About this Research Topic
Although ambient temperatures bring about significantly disrupted cognitive and innate behaviors, the underlying neural mechanisms remain lacking. Converging scale and behavioral tests have revealed impaired cognitive performance under heat or cold stress. However, the lack of electrophysiological and neuroimaging evidence makes it difficult to accurately locate the target areas and neural circuits underlying the disrupted cognitive performances. Regarding innate behaviors under extreme thermal exposures, current research has focused on the neural activity directly related to temperature changes such as autonomic thermoregulation and energy homeostasis, while other closely related innate behaviors such as eating, drinking, behavioral thermoregulation (e.g., cold and heat defensive behaviors), and even sleep are not fully understood.
To address the above issues, this Research Topic welcomes submissions describing the neural mechanisms of cognitive behaviors and innate behaviors under thermal stresses (e.g., cold or heat stress), including but not limited to the following:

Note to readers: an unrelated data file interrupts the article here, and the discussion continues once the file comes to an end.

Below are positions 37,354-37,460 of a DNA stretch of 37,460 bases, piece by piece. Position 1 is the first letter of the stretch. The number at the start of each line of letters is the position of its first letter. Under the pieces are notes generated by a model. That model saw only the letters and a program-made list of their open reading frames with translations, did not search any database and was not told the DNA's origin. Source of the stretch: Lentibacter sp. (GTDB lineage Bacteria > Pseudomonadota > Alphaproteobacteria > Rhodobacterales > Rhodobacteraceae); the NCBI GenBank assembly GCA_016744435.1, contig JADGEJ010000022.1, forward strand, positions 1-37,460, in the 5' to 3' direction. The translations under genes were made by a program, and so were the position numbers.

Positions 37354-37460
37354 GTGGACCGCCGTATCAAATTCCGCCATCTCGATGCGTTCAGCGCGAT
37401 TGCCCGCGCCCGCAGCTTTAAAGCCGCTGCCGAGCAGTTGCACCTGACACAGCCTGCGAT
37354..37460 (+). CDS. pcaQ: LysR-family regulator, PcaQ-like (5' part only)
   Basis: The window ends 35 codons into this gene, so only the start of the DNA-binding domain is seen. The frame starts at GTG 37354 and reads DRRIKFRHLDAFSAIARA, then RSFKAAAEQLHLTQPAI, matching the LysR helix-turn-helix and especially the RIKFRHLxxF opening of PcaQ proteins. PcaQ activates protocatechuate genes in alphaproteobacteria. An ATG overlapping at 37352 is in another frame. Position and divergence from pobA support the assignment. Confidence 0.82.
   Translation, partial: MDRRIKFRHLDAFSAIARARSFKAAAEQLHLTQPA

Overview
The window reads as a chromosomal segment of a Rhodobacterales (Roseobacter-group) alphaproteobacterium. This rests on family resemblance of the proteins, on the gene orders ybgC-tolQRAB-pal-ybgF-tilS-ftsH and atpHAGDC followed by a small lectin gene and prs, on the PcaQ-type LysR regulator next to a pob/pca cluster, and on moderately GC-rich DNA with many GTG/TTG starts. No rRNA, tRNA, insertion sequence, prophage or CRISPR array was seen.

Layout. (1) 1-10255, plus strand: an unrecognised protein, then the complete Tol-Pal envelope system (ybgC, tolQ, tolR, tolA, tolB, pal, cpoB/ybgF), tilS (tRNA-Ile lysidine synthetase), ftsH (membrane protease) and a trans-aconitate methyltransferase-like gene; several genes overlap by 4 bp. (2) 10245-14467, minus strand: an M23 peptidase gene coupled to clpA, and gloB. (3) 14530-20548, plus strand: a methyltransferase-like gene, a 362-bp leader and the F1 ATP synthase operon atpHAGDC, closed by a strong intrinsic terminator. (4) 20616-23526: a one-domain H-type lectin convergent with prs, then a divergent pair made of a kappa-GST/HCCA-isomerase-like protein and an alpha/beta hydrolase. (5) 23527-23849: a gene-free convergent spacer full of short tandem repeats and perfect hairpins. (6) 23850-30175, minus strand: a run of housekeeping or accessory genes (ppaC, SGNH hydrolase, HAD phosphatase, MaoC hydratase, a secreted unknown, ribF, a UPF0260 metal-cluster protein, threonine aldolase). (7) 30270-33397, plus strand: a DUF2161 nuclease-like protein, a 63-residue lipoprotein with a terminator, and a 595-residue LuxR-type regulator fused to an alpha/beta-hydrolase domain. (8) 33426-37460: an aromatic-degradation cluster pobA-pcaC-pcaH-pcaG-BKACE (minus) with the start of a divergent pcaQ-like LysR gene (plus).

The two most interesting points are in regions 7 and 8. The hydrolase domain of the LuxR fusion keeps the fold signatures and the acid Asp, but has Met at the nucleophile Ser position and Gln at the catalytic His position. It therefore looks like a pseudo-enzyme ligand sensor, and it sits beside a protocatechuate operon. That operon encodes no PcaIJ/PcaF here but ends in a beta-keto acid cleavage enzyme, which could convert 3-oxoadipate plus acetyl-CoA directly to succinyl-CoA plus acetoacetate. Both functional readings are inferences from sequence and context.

• Neural mechanism for high-level cognitive functions of humans (e.g., attention, memory) under extreme thermal stresses;
• Neural circuitry mechanism for innate behaviors (e.g., feeding, drinking, behavioral thermoregulation and sleep) under extreme thermal stresses;
• Neural mechanism for pathological fever-related innate behavior abnormality (e.g., inflammation-associated anorexia);
• Neural mechanism for homeostasis (e.g., thermal homeostasis, energy homeostasis, fluid homeostasis, etc.) under extreme thermal stresses.
Keywords: heat stress, cold stress, thermal exposure, cognitive performance, innate behavior, thermoregulation, homeostasis
Important Note: All contributions to this Research Topic must be within the scope of the section and journal to which they are submitted, as defined in their mission statements. Frontiers reserves the right to guide an out-of-scope manuscript to a more suitable section or journal at any stage of peer review.